In honor of Earth Month, I wrote an op-ed
in this week’s Grunion Gazette discussing the dire impacts of global climate change. The facts are clear: carbon dioxide levels in the Earth’s atmosphere are the highest they have been in the past 800,000 years and global surface temperatures and sea levels are rising at alarming rates. This will have catastrophic effects for coastal cities like Long Beach.
Our city has already experienced prolonged drought, extreme heat, and sea level rise. Our beaches are overwhelmed with trash and pollutants flowing in from the LA River, and our communities along the I-710 corridor have higher rates of asthma-related health issues and substantially lower life expectancy compared to other parts of Long Beach. While we already experience the effects of climate change, future generations will suffer even more if we do not commit to advancing environmental sustainability on a mass scale.
In the face of these challenges, the City of Long Beach has become an environmental leader. Working with a robust group of community organizations and partners — including Algalita, Sierra Club, Surfrider Foundation, Long Beach 350, and the Long Beach Environmental Alliance — we have implemented innovative programs to mitigate climate change. We are developing a state-of-the-art storm water storage and treatment facility, building flood defenses, and planning for heatwaves and higher temperatures through our City's Climate Action & Adaptation Plan
We are also home to one of the most advanced international trade gateways in the world. The Port of Long Beach, commonly known as the Green Port
, has made significant strides to reduce emissions, transition to sustainable technologies, and implement a comprehensive Clean Air Action Plan in partnership with the Port of Los Angeles.
Furthermore, I spearheaded the “Generation Green Initiative” to improve the environment through smart policies for generations to come. As part of this initiative, in December 2016, I asked the City Council to support a citywide ban on single-use expanded polystyrene containers. We are now in the policy’s second phase of implementation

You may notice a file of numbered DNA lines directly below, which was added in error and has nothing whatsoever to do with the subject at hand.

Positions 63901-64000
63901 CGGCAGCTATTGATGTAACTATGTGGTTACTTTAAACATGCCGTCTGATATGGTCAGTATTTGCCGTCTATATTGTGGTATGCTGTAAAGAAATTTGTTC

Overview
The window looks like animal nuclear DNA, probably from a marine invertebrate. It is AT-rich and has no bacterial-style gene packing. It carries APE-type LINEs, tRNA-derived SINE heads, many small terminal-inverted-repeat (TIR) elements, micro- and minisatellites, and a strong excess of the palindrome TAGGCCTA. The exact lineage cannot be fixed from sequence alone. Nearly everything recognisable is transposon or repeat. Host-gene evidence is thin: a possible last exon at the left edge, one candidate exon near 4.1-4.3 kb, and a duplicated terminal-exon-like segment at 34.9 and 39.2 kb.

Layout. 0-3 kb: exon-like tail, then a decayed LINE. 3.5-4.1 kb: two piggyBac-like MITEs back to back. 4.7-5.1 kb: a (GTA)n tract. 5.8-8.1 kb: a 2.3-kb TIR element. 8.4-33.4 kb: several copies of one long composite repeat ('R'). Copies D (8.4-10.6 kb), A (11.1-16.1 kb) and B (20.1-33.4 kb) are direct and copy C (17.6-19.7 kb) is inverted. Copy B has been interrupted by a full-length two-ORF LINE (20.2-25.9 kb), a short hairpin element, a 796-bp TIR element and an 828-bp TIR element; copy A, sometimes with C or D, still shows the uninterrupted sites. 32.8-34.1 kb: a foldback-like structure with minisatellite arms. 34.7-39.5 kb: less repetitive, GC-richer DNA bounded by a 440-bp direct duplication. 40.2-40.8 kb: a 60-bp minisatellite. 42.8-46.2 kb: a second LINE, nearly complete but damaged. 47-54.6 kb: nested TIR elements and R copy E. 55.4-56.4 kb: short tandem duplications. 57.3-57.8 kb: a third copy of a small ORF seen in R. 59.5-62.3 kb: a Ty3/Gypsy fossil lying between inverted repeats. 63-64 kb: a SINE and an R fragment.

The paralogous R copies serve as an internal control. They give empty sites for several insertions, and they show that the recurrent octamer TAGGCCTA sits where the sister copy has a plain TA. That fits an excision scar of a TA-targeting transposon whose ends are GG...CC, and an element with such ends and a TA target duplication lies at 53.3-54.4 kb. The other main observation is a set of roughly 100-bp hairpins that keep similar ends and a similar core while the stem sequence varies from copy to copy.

. We began by transitioning all City-owned facilities to renewable and recyclable containers, and now we are working to get larger restaurants to become foam-free. More than 50 businesses are already early adopters of the program and we expect many more soon.
This month, I also wrote a Council item recommending that the City support strong statewide policies to phase out single-use plastics by 2030. State Bill 54 and Assembly Bill 1080 promise to not only reduce waste, but also create incentives to produce more recyclable materials moving forward, and Long Beach should be a statewide leader in this effort.
I am proud of these actions to create a sustainable Long Beach, but I know there is still a lot of hard work ahead of us. Together, I am confident we can address these challenges and continue to be a leader in the fight against climate change.
For more information about how climate change impacts Long Beach, see the following local news coverage during Earth Month:
To learn more about the work being done in the city to advance sustainability, please join me at the Earth Day on Pine event tomorrow, April 27th, from 2-8 PM. The event will take place along Pine Ave. between 4th and 5th Streets.
My staff and I work hard to ensure the First District is a fun and safe place for all to live, work, and play. If you need any assistance, please feel free to contact my office at 562-570-6919 or District1@longbeach.gov.
All my best, LENA GONZALEZCouncilwoman, First District
City of Long Beach